Russian Army Rep Warned Villagers Near Nuclear Explosion Not to Visit White Sea Coast Due to Radiation: 'What You're Afraid Of Might Just Happen'

Secretly filmed footage has emerged of a Russian army representative warning anxious villagers near the site of a suspected failed nuclear-powered missile test about the radiation dangers on the coast.

The video, obtained by the independent Russian-language news website Newsader, shows the unidentified officer addressing concerned residents of the village of Nyonoksa.

He discusses the circumstances of the explosion, which Russia's state nuclear company Rosatom said took place at the offshore site in Nyonoksa on August 8.

The failed test is thought to have involved the nuclear-powered cruise missile in Russian known as "Burevestnik" and in the U.S. as "Skyfall."

The officer said that one of the rocket engines, "powered by nuclear isotopes" was being tested, before "an explosion occurred."

russia nuclear cruise missile test burevestnik
Russia tests its 9M730 Burevestnik nuclear-powered cruise missile in this clip released July 19, 2018 by the Russian Defense Ministry. A test in August went wrong when the missile exploded in an incident shrouded in mystery. Russian Ministry of Defense

He said that only those in the immediate vicinity were affected by radioactive contamination. He then urged people not to go near the White Sea coast due to the danger of radiation posed by debris scattered on the coast and washed ashore after the explosion's aftermath.

The officer said that plastics, fabrics, and polystyrene, which absorbed radiation, were particularly risky.

He said: "I know that someone was already about to visit [the site]. So, I want to warn you that you should not do this, because what you are afraid of might just happen.

"It might happen if someone climbs on the pontoons or picks up from the shore what appears to be safe at first glance," he said.

Independent analysts said the video appeared to be authentic, Radio Free Europe reported, although it is unclear when it was recorded.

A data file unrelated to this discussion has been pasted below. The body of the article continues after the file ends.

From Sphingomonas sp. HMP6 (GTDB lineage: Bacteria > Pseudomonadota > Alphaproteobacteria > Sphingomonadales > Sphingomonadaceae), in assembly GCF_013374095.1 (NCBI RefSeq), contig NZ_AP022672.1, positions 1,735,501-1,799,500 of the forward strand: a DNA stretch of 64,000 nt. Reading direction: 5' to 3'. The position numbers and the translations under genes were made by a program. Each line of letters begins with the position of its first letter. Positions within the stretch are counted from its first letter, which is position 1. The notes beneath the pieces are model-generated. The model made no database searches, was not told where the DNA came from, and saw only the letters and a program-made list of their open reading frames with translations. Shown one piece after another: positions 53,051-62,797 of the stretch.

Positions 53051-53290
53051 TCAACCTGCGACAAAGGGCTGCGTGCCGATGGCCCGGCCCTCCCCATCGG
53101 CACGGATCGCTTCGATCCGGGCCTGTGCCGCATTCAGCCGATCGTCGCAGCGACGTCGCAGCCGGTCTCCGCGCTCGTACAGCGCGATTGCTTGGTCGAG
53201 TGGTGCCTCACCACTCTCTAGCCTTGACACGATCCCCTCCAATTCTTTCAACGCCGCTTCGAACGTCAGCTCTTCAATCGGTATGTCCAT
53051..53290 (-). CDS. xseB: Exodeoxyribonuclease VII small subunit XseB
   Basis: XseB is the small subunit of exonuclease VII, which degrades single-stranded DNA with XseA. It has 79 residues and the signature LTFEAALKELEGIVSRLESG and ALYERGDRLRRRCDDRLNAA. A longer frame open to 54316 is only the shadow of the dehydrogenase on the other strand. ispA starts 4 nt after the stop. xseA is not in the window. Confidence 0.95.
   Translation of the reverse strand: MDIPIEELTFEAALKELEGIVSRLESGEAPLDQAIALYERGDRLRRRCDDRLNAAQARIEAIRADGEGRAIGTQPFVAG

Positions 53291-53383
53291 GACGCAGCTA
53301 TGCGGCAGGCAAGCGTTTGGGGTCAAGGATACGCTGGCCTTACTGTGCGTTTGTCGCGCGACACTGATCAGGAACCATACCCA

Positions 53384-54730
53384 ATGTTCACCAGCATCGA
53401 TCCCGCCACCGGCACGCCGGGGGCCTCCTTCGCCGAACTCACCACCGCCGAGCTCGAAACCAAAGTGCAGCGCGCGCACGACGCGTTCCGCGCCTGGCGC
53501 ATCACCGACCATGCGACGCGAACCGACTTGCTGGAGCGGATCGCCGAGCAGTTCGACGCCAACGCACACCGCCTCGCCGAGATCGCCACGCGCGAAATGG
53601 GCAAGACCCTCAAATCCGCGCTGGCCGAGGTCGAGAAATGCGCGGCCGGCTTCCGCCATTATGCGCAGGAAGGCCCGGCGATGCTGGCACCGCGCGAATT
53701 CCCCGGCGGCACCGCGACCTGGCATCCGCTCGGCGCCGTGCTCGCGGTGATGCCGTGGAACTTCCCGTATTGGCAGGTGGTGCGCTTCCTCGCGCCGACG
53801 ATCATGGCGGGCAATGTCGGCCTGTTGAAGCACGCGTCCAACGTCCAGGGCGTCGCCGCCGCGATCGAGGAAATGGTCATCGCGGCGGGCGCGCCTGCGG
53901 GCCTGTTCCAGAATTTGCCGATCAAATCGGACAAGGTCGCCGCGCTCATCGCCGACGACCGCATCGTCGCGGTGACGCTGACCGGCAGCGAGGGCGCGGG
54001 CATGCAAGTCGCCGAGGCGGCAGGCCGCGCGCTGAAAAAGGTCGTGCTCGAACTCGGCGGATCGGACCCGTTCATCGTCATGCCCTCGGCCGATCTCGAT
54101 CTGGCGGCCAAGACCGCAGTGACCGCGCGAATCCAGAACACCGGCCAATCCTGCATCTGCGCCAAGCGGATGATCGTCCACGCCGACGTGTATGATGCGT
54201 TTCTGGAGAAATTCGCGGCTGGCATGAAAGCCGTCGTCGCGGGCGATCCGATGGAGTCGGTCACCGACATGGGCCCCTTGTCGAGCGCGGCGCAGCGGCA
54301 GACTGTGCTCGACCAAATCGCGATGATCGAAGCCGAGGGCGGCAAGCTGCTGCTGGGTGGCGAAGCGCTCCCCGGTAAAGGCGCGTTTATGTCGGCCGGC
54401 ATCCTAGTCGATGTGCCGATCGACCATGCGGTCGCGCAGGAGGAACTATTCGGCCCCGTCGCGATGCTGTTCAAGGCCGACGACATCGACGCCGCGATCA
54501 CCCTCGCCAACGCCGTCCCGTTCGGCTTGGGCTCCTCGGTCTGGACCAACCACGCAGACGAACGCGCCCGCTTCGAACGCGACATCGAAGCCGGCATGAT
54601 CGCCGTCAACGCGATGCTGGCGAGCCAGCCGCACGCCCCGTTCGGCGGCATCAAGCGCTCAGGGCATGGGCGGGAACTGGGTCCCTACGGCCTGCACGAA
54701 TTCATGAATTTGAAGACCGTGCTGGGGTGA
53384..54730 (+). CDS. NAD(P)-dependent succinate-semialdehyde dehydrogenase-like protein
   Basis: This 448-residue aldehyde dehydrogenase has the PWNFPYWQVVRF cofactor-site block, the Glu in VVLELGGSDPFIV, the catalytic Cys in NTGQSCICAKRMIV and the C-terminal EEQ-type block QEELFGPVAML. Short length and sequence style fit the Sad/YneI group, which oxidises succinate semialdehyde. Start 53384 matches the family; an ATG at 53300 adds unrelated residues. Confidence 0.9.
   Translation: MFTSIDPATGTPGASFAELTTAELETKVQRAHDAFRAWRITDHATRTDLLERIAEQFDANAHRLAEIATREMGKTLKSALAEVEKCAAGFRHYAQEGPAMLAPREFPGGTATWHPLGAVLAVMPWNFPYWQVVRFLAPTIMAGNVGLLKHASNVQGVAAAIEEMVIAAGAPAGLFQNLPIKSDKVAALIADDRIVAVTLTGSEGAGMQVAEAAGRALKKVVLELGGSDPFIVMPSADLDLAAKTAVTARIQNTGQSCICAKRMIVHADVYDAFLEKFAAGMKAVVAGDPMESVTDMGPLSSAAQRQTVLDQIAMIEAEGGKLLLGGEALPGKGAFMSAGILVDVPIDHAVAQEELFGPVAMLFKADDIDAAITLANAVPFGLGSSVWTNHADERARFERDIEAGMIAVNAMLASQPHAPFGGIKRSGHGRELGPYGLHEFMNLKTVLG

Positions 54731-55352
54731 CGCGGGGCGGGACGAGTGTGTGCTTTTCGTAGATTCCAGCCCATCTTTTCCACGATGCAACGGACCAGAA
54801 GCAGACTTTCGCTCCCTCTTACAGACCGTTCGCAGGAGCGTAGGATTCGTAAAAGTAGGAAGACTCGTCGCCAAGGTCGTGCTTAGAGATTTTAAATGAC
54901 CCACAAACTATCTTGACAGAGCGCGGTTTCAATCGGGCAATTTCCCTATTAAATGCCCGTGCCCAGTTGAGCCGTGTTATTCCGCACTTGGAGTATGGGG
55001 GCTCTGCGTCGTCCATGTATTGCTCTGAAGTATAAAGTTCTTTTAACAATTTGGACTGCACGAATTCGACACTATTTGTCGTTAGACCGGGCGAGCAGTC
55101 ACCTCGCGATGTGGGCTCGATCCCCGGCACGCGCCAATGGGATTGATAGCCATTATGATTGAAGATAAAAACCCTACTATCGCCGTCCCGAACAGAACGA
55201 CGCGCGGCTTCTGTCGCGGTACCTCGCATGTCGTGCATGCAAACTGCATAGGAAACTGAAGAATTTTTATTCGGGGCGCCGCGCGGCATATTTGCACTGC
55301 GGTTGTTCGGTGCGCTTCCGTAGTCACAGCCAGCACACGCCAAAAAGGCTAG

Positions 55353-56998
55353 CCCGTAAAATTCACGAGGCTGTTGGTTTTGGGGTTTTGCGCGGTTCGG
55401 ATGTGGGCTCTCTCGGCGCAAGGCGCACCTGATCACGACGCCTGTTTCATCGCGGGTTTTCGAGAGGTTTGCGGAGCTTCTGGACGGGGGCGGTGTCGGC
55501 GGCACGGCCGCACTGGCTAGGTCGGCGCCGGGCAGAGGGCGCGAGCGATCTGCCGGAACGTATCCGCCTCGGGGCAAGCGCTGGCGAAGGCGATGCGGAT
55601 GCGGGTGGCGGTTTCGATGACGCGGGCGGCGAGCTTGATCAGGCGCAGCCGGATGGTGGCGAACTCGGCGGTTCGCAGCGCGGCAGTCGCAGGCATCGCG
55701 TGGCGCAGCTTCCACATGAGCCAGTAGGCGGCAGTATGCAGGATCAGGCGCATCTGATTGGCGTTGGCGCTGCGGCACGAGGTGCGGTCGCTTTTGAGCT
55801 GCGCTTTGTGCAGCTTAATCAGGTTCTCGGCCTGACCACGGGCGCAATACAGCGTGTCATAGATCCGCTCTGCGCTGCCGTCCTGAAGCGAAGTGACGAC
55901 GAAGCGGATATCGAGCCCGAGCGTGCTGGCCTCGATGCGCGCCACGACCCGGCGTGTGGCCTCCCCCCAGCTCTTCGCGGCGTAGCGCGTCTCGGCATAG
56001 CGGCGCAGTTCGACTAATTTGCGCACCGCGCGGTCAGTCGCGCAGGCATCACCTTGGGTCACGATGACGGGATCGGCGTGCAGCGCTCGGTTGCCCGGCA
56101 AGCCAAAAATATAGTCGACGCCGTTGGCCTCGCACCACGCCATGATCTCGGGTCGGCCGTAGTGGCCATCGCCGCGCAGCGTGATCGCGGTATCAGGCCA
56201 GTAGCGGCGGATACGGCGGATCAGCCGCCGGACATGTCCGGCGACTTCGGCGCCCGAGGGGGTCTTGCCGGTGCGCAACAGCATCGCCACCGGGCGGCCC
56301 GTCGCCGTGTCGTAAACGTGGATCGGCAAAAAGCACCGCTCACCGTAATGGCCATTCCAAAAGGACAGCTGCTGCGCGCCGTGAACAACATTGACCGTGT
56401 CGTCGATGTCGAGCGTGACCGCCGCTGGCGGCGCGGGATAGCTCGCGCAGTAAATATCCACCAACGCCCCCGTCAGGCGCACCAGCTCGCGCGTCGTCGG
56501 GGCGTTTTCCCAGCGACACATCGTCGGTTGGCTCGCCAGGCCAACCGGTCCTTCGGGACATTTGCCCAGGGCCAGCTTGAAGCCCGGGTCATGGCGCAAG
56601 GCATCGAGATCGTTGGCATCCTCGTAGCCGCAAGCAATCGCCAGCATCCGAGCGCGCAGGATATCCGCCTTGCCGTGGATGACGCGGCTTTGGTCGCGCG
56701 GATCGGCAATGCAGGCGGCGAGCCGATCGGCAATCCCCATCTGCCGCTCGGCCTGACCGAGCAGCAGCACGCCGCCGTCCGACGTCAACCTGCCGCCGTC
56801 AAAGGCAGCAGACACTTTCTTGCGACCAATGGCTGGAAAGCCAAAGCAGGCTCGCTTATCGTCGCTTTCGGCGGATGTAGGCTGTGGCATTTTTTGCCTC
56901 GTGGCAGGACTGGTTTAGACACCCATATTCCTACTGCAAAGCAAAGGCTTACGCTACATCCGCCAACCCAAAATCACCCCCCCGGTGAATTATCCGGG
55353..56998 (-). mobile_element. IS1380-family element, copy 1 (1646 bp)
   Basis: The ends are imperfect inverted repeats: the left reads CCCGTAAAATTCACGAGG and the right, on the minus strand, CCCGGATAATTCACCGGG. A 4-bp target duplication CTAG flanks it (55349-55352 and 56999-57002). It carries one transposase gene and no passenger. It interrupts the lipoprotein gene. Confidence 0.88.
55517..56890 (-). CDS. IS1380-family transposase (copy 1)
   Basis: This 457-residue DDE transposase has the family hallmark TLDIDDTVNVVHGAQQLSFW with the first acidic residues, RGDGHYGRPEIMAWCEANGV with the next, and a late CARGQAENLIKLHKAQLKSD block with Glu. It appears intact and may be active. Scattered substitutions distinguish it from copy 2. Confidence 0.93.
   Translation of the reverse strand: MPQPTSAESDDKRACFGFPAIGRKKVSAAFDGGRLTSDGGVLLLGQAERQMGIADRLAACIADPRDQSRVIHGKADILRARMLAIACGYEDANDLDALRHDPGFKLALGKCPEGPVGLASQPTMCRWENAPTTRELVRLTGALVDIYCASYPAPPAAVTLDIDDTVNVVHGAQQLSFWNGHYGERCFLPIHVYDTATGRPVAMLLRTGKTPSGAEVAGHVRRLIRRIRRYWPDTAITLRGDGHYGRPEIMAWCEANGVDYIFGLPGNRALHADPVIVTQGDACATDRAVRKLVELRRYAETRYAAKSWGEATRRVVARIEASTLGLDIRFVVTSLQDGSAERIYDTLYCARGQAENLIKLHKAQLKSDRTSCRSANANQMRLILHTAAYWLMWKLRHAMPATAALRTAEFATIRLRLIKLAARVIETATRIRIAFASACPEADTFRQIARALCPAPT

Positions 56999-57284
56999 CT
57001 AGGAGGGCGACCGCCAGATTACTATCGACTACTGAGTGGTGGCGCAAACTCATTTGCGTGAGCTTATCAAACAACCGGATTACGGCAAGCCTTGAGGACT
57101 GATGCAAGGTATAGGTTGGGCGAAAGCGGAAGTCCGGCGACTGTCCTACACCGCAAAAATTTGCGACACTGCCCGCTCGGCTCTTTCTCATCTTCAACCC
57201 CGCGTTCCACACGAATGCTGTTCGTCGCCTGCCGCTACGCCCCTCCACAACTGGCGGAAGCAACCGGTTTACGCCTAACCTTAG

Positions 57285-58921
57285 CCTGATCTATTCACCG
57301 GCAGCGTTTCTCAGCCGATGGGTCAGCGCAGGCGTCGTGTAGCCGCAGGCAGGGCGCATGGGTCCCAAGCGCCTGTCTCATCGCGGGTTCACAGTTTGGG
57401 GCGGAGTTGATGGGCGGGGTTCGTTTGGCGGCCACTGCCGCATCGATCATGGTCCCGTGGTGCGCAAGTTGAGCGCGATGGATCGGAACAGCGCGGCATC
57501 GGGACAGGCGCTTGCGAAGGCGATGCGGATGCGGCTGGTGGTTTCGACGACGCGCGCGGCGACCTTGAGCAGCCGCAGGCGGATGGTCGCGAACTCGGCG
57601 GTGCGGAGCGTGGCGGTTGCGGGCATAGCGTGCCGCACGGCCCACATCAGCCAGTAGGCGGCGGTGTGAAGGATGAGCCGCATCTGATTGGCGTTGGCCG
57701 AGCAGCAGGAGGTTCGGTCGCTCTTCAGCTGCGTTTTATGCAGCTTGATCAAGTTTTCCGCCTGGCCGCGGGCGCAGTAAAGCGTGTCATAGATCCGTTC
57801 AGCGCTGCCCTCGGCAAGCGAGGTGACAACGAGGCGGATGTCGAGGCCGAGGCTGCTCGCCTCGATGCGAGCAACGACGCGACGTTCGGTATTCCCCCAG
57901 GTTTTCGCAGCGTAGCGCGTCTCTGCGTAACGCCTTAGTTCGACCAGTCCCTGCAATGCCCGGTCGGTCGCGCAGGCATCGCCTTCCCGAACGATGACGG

While the speaker urged villagers not to compare the explosion with Chernobyl, the catastrophic 1986 nuclear accident in then Soviet Ukraine, many present in the room were audibly unhappy with him.

There has been distrust in the official government version of events.

Last week, an ecologist from the neighboring city of Severodvinsk, Alexey Klimov, warned people not to go fishing nearby and said that "the local media and the emergencies ministry are unfortunately not giving us accurate information."

Meanwhile four doctors at the Arkhangelsk hospital where victims were treated said its staff were angered by the secrecy and the radiation risks they faced.

One unnamed doctor told The Moscow Times: "This is a public hospital. We weren't prepared for this and other people could have been affected."

So far four monitoring stations, which ensure the rules of the Comprehensive Nuclear Test Ban Treaty (CNBTO) are followed, have reportedly stopped transmitting data, adding to concerns that the Kremlin is trying to cover up evidence of the accident.

The Arkhangelsk Region administration press service said that no one injured in the accident showed excessive radiation levels, according to the Kremlin-funded news agency Tass.

Russian President Vladimir Putin insisted there was no radiation contamination threat.

"Experts, including independent, were commissioned there. They are monitoring the situation. I receive reports from our experts, both civilian and military.

"We see no serious changes there but are taking preventive measures all the same to avoid any unexpected developments," Putin said Monday, Tass reported.

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